Agarose and Acrylamide Gel Electrophoresis of DNA

In both gel media, DNA is driven through the matrix by electric current. Smaller or more compact molecules pass through the matrix easier and migrate farther than large molecules. All linear DNA has the same charge per unit length and linear pieces migrate according to size. Plasmid DNA preparations contain three types of DNA conformations: linear, relaxed circular (or nicked) and supercoiled. Only the linear form can be used to estimate the size of the molecule. Usually, but not always, the supercoiled runs fastest, linear next, then the relaxed circular. A carefully prepared sample will be mostly supercoiled. The range of sizes separated in a gel is controlled by the % of agarose or %T of acrylamide in the gel.

Resolution Versus Matrix Concentration

% in 1x TBE

Useful for Range of Linear dsDNA Molecules (kb)

%T in 1xTBE

Useful for Range of Linear dsDNA Molecules (bp)*








5 - 60

1 - 20

0.8 - 10

0.5 - 7

0.4 - 6

0.2 - 3

0.1 - 2







100 - 1000

75 - 500

50 - 400

35 - 250

20 - 150

5 - 100

*Information from Molecular Biology LabFax, ed. T. A. Brown, Academic Press, 1991.

The mobility is proportional to the voltage applied at low voltage but increasing voltage decreases the resolution of larger fragments of DNA. A general guideline for agarose gels in 1xTBE is 5V/cm maximum for resolving fragment lengths greater than 2 kb. The distance between the electrodes serves as the length in the calculation. Higher voltages increase the temperature of the gel causing increased band width and distortion of the lanes. The agarose can also melt, especially the low melting point agarose sometimes used when DNA is to be recovered from the gel. Voltages for acrylamide gels are generally twice the recommended voltage of the agarose gels but it is important to check manufacturer recommendations for the gel or for the electrophoretic equipment.

The mobility is also influenced by the choice of buffer systems. Besides the Tris Borate EDTA, pH 8.3 (TBE) buffer used in our experiments, a Tris Acetate EDTA buffer (TAE) is preferred by some. The TAE buffer shifts the range of resolution toward higher fragment lengths.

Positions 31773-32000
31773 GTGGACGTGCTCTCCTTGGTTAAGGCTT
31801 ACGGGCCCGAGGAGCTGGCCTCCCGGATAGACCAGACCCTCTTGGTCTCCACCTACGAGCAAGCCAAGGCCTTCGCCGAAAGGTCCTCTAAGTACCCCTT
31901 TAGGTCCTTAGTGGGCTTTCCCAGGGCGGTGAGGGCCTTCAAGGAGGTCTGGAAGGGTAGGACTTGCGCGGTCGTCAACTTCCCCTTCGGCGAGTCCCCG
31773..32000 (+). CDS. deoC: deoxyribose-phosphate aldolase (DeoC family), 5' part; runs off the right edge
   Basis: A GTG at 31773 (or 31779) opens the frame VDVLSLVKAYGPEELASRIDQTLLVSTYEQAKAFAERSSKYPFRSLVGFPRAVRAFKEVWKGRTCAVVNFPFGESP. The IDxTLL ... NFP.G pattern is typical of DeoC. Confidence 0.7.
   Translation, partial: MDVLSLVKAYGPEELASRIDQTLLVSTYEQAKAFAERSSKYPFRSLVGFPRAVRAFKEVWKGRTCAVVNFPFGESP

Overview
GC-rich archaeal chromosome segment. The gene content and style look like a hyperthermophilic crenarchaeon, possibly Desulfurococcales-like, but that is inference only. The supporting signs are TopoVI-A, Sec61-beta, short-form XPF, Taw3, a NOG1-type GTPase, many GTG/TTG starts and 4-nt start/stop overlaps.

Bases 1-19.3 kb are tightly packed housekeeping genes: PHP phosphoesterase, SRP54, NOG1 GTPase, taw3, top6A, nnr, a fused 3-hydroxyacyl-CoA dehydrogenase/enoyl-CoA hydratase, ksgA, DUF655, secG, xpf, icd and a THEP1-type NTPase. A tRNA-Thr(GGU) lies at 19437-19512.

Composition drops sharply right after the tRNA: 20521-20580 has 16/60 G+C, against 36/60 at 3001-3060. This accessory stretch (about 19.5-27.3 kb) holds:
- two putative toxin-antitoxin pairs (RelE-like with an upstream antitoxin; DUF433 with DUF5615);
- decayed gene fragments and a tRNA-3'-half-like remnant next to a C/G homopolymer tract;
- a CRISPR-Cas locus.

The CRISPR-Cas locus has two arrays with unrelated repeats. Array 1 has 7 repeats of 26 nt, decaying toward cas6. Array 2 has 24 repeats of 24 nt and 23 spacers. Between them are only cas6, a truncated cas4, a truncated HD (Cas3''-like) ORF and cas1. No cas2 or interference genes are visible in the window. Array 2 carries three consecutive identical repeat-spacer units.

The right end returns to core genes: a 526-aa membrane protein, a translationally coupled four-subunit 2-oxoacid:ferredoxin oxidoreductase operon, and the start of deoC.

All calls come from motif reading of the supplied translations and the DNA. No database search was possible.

Denaturing gels can also be run to separate fragments as single stranded DNA. Gels can be run at high pH (30 mM NaOH) or in neutral buffers when glyoxal is added to the gel and the running buffer. Only the glyoxal system is suitable for RNA separations. Why is there a restriction of systems for RNA separations?

The nucleic acids are visualized with ethidium bromide (EtBr). This fluorescent dye, which contains a tricyclic planar group, intercalates between stacked base pairs of nucleotides and, in this environment, fluoresces when excited with ultraviolet light; the fixed position of the planar group and its close proximity to the bases causes dye bound to DNA to display increased fluorescent yield compared to free dye.

We will include EtBr in the gel only. In this case the dye extends the length of linear and relaxed circular DNA by about 15% (the molecules are more rigid which decreases their mobility). Supercoiled DNA is positively supercoiled by ethidium bromide. Thus, the mobility of supercoiled DNA with respect to linear and relaxed circular DNA varies with the concentration of ethidium bromide present during the run.

The size of linear fragments of DNA is determined by comparison to standards in the same manner as protein molecular mass is determined from SDS-PAGE. The log (# base pairs) is plotted versus distance migrated or Rf value {Helling R.B., Goodman H.M., and Boyer H.W. 1974. Analysis of endonuclease R-EcoRI fragments of DNA from lambdoid bacteriophages and other viruses by agarose-gel electrophoresis. J. Virol.14: 1235-1244}.

The molecular weight DNA markers used in our study are Quick-Load 1 kb DNA Ladder (New England Biolabs, Catalog #N0468S). The ladder produces eleven DNA fragments ranging in size from 500 to 10,000 base pairs. The ladder can be used to quantitate the amount of DNA in a sample; the mass of DNA in each band in the ladder has been calibrated.

The tracking dye combined with the DNA samples contains bromophenol blue and xylene cyanol for use in visually monitoring electrophoresis and glycerol to make the sample dense enough sink to the bottom of the well. The stock solution is designed to be diluted about six fold in the sample. Bromophenol blue runs about the same size as a linear double-stranded DNA molecule of 300 base pairs in length in 1X TBE on a gel of 1% agarose. In low percentage gels of 0.4% agarose, the dye can emulate a 1000bp fragment. Remember not to run this dye off the bottom of the gel when you are trying to analyze small fragments. Xylene cyanol runs about the same as a linear double-stranded DNA molecule of 4kb in a 1% agarose gel.

Copyright, Acknowledgements, and Intended Use
Created by B. Beason (bbeason@rice.edu), Rice University, 21 November 2007
Updated 31 January 2008